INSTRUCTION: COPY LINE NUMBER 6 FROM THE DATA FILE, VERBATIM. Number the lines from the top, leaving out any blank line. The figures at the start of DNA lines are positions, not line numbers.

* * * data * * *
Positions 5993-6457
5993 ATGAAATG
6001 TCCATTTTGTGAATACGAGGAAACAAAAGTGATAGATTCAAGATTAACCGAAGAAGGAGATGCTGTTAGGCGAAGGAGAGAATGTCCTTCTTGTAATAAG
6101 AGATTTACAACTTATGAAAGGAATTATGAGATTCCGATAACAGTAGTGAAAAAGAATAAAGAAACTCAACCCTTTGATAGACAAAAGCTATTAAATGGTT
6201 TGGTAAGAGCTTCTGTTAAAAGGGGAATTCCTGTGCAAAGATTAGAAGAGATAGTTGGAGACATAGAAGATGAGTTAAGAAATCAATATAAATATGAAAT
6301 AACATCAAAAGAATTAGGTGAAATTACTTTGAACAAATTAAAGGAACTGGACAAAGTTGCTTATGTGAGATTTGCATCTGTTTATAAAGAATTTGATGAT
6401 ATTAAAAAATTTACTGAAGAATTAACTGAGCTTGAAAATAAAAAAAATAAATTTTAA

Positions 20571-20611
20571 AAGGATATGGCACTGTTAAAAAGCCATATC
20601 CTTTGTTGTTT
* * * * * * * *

6301 AACATCAAAAGAATTAGGTGAAATTACTTTGAACAAATTAAAGGAACTGGACAAAGTTGCTTATGTGAGATTTGCATCTGTTTATAAAGAATTTGATGAT